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Sociology 1021E
Kim Luton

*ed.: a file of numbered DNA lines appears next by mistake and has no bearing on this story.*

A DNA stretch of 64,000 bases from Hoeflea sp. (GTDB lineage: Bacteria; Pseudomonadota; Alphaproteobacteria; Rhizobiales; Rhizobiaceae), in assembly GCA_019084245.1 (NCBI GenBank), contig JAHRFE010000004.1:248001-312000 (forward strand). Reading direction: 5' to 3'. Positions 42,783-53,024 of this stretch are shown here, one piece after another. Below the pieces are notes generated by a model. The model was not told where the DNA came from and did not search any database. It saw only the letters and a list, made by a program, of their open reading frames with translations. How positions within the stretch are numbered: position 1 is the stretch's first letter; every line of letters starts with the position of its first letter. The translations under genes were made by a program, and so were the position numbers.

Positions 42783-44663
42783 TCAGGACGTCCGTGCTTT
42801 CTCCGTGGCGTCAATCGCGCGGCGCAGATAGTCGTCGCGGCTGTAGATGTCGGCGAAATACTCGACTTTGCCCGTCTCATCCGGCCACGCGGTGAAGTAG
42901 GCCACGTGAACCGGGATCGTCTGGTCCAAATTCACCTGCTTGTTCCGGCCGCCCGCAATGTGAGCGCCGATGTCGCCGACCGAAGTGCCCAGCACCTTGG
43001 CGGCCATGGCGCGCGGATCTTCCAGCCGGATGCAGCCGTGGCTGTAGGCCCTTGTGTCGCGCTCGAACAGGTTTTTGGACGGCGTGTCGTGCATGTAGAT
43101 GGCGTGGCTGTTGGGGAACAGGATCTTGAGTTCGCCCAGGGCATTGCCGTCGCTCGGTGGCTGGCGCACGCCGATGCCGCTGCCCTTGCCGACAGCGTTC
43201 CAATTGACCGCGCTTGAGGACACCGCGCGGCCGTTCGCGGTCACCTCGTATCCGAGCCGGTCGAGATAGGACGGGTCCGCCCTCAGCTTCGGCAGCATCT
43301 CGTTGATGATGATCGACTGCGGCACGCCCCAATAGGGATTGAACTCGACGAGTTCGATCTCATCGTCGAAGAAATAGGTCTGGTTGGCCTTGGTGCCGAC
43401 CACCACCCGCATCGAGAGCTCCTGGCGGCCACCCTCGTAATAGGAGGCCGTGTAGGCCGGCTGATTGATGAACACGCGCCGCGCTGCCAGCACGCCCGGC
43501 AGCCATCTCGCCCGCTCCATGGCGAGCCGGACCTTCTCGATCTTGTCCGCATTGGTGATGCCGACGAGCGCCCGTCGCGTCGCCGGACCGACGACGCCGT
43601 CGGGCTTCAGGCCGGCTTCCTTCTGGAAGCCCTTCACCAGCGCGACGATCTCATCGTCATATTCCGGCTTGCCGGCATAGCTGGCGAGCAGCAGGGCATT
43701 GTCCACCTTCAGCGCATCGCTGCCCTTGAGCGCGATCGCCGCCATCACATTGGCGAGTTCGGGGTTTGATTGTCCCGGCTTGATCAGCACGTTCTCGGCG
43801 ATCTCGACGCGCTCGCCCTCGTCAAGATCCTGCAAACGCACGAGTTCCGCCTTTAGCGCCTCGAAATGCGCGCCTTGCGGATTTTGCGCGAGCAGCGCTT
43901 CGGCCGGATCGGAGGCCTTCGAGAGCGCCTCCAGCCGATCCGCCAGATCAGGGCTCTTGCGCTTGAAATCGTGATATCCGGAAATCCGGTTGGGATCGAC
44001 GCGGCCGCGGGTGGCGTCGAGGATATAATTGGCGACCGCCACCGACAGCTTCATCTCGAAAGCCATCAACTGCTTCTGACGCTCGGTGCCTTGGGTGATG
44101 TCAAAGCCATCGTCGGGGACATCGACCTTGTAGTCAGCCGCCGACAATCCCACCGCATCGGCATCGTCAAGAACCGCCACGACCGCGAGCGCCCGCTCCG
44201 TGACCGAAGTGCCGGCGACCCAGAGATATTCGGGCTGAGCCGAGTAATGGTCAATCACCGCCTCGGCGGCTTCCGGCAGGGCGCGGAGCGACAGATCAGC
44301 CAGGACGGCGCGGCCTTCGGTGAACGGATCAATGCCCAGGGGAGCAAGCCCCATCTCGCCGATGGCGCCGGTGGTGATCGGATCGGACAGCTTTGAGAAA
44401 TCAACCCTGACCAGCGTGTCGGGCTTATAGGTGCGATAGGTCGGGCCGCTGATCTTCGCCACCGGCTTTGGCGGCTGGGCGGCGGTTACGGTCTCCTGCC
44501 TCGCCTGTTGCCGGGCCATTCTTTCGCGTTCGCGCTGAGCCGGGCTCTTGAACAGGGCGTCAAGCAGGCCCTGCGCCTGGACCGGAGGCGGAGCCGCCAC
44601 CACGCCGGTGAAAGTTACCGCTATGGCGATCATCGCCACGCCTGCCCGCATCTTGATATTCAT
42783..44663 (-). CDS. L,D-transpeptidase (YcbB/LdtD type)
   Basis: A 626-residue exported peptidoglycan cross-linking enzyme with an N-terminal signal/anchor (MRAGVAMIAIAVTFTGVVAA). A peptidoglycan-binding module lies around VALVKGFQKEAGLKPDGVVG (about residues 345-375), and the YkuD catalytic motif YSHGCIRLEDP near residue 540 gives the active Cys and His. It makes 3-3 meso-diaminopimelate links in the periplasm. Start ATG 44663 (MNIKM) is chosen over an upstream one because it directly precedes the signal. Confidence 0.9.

1/30/2011 3:25:00 PM Gender – Lecture and Reading Language  Language  gendered and works to reproduce the gendered order.  Linguistic Sexism – tendency to communicate sexist messages or connotations.  What a man owns is generally characterized as female. o “She‟s running better than ever” – reference to a boat. Sex Codes – Premarital Sex Standards  Regulate sexual behavior outside of marriage. o Abstinence Standard – Forbids sex o Double Standard – Men can have sex without consequence while women are looked at negatively if they do it. o Love Standard – Sex outside of marriage is okay if it is an expression of love. o Fun Standard – Giving/receiving of pleasure through sex is okay as long as partners are willing. Sex and Gender Sex  Biological category.  Based on physiological differences.  An ascribed status – born into it.  Estimated 1-3% of babies are born “intersexed”. o Not clearly male/female. o Parents forced to decide which child they want, 90% turned into females. o Androgyny – blending both masculine and feminine traits. o Transgendered – those who include aspects of both genders.  SEEMS THAT WE ABSOLUTELY NEED TO DETERMINE SOMEONE‟S GENDER FOR THEM TO BE ACCEPTED. Gender  Social category – culturally defined.  Based on social expectations for an individual.  GENDER NORMS. o Rules specifying appropriate behavior for each gender. o “Gender Scripts” – guidelines outlining the way someone should act as a member of either gender.  Gender  Achieved (Nurture) - anyone can perform any gender.  Sex  Ascribed (Nature) – born into a sex, cannot usually be changed. Becoming Our Gender  Gendered Order – set of structural relations through which people are treated differently because of their gender. o Patriarchy – A system of dominance in which all aspects of the social world have been created by men and are maintained for the benefit of men as a group.  Women and gay men are considered “others” in this system.  Gender Intensification – process by which individuals are influenced to make it known that they are different from the opposite gender in terms of appearance and behavior (seen as totally male or totally female). o Perpetuated by mass media. o Adolescence is the key period for this identity manipulation. o Impossible standards may lead to low-self esteem. o Emphasizes the dominant/submissive nature of the male/female relationship  perpetuates gender inequality.  Gender Identity – the perception of oneself as either male or female.  Not necessarily consistent with one‟s sex. Gender Stereotypes  Stereotypes – occurs when people believe others possess certain characteristics as a result of being a member of a certain group.  Gender Stereotypes – attributing certain characteristics to others simply on the basis of whether they‟re male or female.  This is despite the fact that there is more similarity than difference between genders.  Social roles and gender socialization enhance gender stereotypes by ensuring that certain capabilities are suppressed and males and females develop different skills. Wage Gap  Gender implies social hierarchy  Women make much less than men, even when they are doing the same work.  Reasons for Gendered Wage Gap o Women tend to look for part-time work and flexible hours. o Pregnancy  interrupts work, loss of skills. o Married men look for higher paying jobs  usually have to support a family. o Married women don‟t usually work full-time  Women working full time usually do not need to support a full family. Double Ghetto  pink collared ghetto of women‟s‟ paid labor.  domestic ghetto of unpaid labor at home. Second Shift  burden women face from domestic, unpaid labor. Theories Structural Functionalism  Gendered practices promote social stability.  Women‟s vulnerability needs protecting for reproduction purposes. o Women do private realm and expressive tasks. o Men do public realm and instrumental tasks. Symbolic Interactionism  Study micro level of everyday behavior.  Children‟s learning is affected by gender appropriation. Conflict Perspective  Women‟s position in family likened to oppressed working class. o Both viewed as property.  Industrialization resulted in greater gender inequality than earlier economic systems, due to capitalists desire to take attention off of class inequality.  Double Jeopardy – result of discrimination towards women‟s gender combined with race/ethnicity.  Multiple Jeopardy – result of discrimination towards women‟s gender, race, ability, religion, class. Feminism  Advocacy of social equality for men and women, in opposition to patriarchy and sexism.  Maternal Feminism – Improve society, women‟s suffrage.  Liberal Feminism – Women gain equality through access to jobs and education.  Socialist Feminism – Gender inequalities influenced by class inequalities  organize with men to solve the problems of gender inequality by getting rid of class system.  Radical Feminism – Patriarchy is universal cause of female oppression  organize separately from men to protect their interests.  Glass Ceiling – women can only go so far in a job.  Pink Ghetto – service positions set aside for women. Guest Speaker – Laura Murphy - Feminism  First Wave Feminism (early 1900s) o Maternal Feminists looking for female suffrage.  Second Wave Feminism (mid 1900s) o Liberal and Radical Feminists looking for reproductive rights, education, workplace rights, and an end to violence and assault against women. o Contraception was legalized.  Third Wave Feminism (1990s - present) o Very Inclusive, a place for everybody. o Looked to get rid of all inequalities, not just gender. o Many different types of feminists were recognized during this time. Women‟s Work  Wifework – meeting a husband‟s sexual, physical, and emotional needs.  Motherwork – fulfilling the emotional and physical needs of children.  Housework – care of the home, cleaning, shopping, cooking and laundry. o More women and fewer men are taking jobs requiring long hours and extended absences from home. Four Areas of Difference  Body Image o Females  “cult of thinness”  Eating disorders and smoking. o Males  gain weight  Steroid use  Not as extreme as women. o Media contributes to these images.  Objectification o Viewing a body as an object. o Media encourages this.  Wage-Gap o Women leave for children or marriage. o Men paid more for same job.  Experiencing Violence o Women more likely to experience sexism because of the power men have in the workplace. Convergence  Refers to the closing gender gap with respect to pay, job tenure, and housework. Family – Lecture and Reading Basic Concepts + Definitions  Social institution that unites people in cooperative groups to oversee the bearing and raising of children  “most important institution” - Functionalist  Kinship – a social bond based on blood, marriage, or adoption.  Family Unit – two or more people who are related by blood, marriage or adoption and reside together.  Nuclear Family – one or two parents and their unmarried children. o SNAF – Standard North American Family  Extended Family – Nuclear family plus other kin.  Reconstituted Family – Nuclear family with children from a prior union of one of the spouses.  Blended Family – Includes children from more than one marriage or union.  Consanguine Family – A family in which the focus is on biological relationship rather than spousal relationship.  Marriage – commitment to another, an ongoing exchange, legally sanctioned and usually involving economic cooperation, sexual activity and childbearing.  Cohabitation – the sharing of a household by an unmarried couple. o Less formal, but usually leads to marriage  Cluster-Nesting – older parents living with young adults in one house o Boomerang Generation – refers to the group of young adults who left home and then returned for economic purposes a few years later.  Expressive Exchange – emotional dimension of marriage. o love, empathy, companionship.  Instrumental Exchange – task oriented dimension of marriage o earning a living, spending money, cleaning, chores.  Abstinence Standard – forbids premarital sex  Double Standard – grants men premarital sex but expects women to refrain from it  Love Standard – sex is a physical expression of love, acceptable if love is present  Fun Standard – sex is giving and receiving pleasure, acceptable if partners are willing  Homogamy – people marry others like themselves  Heterogamy – people marry those different from themselves  Mating Gradient – women look for men holding higher status  Complementary Roles Model – husband spends more time at paid work, wife spends more time at unpaid work  Double Burden – wife is doing same amount of paid work by more unpaid work  Role Sharing Model – doing same amount of both paid work and unpaid work Number of Partners  Monogamy – two partners.  Polygamy – involves more than two partners o Polygyny – one man, multiple women – husband sharing o Polyandry – one women, multiple men – wife sharing  Group Marriage – involving multiple partners, not specified above. Sex of Partners  Heterosexual – male and female  Homosexual – same gender Choice of Partners  Exogamy (Proscriptive Norm) – must NOT marry someone from a defined group.  Endogamy (Prescriptive Norm) – must marry someone from a defined group. Decent – Determines Inheritence  Patrilineal - decent traced through male line  Matrilineal – decent traced through female line  Bilateral – decent traced through both lines Residence  Patrilocal – couple lives with husband‟s parents  Matrilocal – couple lives with female‟s parents  Neolocal – couple resides alone Authority and Dominance  Patriarchal – males are formal head  Matriarchal – females are formal head  Egalitarian – equal dominance of partners. Divorce  Causes: o Individualism o Love subsides o Woman less dependent than man o Stressful expectations for either partner  50% more likely to divorce in common law, early marriage, re-married.  Sometimes divorce occurs because the instrumental functions of family diminish. o Example: wife becomes extremely successful, no longer needs husband to support her.  Uxoricide – the killing of one‟s wife. o Reasons can include cheating, attempts to leave, husband losing control Childbearing and Children  Very Expensive  Rossi  “Inexperienced Parents” o Little anticipatory socialization  no training o Limited training during pregnancy o Transition to parenthood is abrupt o Society lacks guidelines  no “one best way” to be a parent Parenting Styles  Critical for positive development in children  Parental responsiveness and demandingness determine parenting style o Authoritarian (high demand, low response)  Directive, unemotional, obedience and status o Indifferent (low demand, low response)  Uninvolved, low demands, neglectful o Authoritative (high demand, high response)  Demanding, responsive, clear standards, supportive o Indulgent (low demand, high response)  Permissive, self-indulgent, avoids confrontation American Parenting Styles  Value independence  Indifferent is most popular in America  Other Cultures: o Authoritative parenting is especially rare in other cultures o Many parents are obeyed without question or explanation o Greater inherent authority Theories Regarding Families  Structural Functionalist o Family performs several vital tasks:  Socialization, regulation of sexual activity, social placement, material and emotional security. o Society depends on families  Conflict Analysis o Family perpetuates social inequality o Property and inheritance o Patriarchy o Racial and ethnic inequality o Family plays a large role in social stratification  Symbolic Interactionism o Explores how individuals shape and experience family life o Family living offers an opportunity for intimacy o Family members share activities and build emotional bonds o Marriage  form of negotiation  Feminism o Family perpetrator of gender roles o Rethink notion that families in which no adult male is present are automatically a cause for concern Family Violence – Guest Lecturer  Pre-Crisis o Level of coping  learning by listening or seeing o Life experiences give us a level of coping  Crisis o Causes a lower level of coping o Further violent acts bring down level of coping  Window of Opportunity o Helping after the first act will encourage families to show up to their help appointments  Wife Assault o Experienced over and over again if not helped o Cycle of violence may vary in length  Three Phases o Tension Building Phase  Slaps, shoving, or tripping  Psychological abuse  Victim feels increasingly powerless  Assaulter blames victim for provoking assault o The Battering Phase  May last a few minutes to several days  May include sexual assault o The Manipulation Phase  Assaulter may show remorse or kindness in attempt to hold on to victim  Victim pressured for forgiveness  Made to feel guilty  Reassured by false promise  Entraps victim Media – Readings (No Lecture Required Mo’Fucka) “Annihilation of space by time” – Karl Marx Definitions and Basic Concepts  Technological Determinism – seeing economic, cultural and political transformations being determined by technological transformations.  Information Society – post-industrial society, relies on media, technology, and efficient transfer of information to live out every day life.  Political Economy of Media – looks at institutions that govern the distribution, production, and consumption of information.  Technologies of Freedom – empower citizens and make despotic top-down state control of media more difficult to maintain (open source).  Hypodermic Model – media “injects” messages into consumers that make them act and respond in a certain way.  Active Audience Theory – people respond to and interpret media differently, this can affect struggles over cultural authority.  Desensitization – makes the subject less sensitive to real violence or any other deviant act through media.  Disinhibition – inclining subject to shed barriers towards physical expressions of aggressive feelings.  Culture Industry – current technological culture used as an industry to make profit (TV, media, radio, music, computers, video games).  Surrogate Theory – vicariously expressing aggression or violence provides a substitute for expressing it in the real world.  Cultivation Effect – television and media systematically cultivate certain perceptions of the real world, whether they are true or false.  Information Imbalance – some people have much better capacities to produce, record, process and distribute than others due to their access to media and technology.  Cultural Imperialism – the forcing of one‟s own culture on a culture that differentiates from one‟s own.  Hybridization – media corporations establish a world presence, selling exotic cultural items to unfamiliar cultures (works both ways – what is exotic to us is not exotic to the culture it comes from, conversely, what is normal to us is exotic to other cultures).  Cyberspace – global network of networks, the internet.  Virtual Community – people migrate into cyberspace for “togetherness” – not just information but also relationships.  Virtual Commerce – growth of internet sparks business interests. Computer space for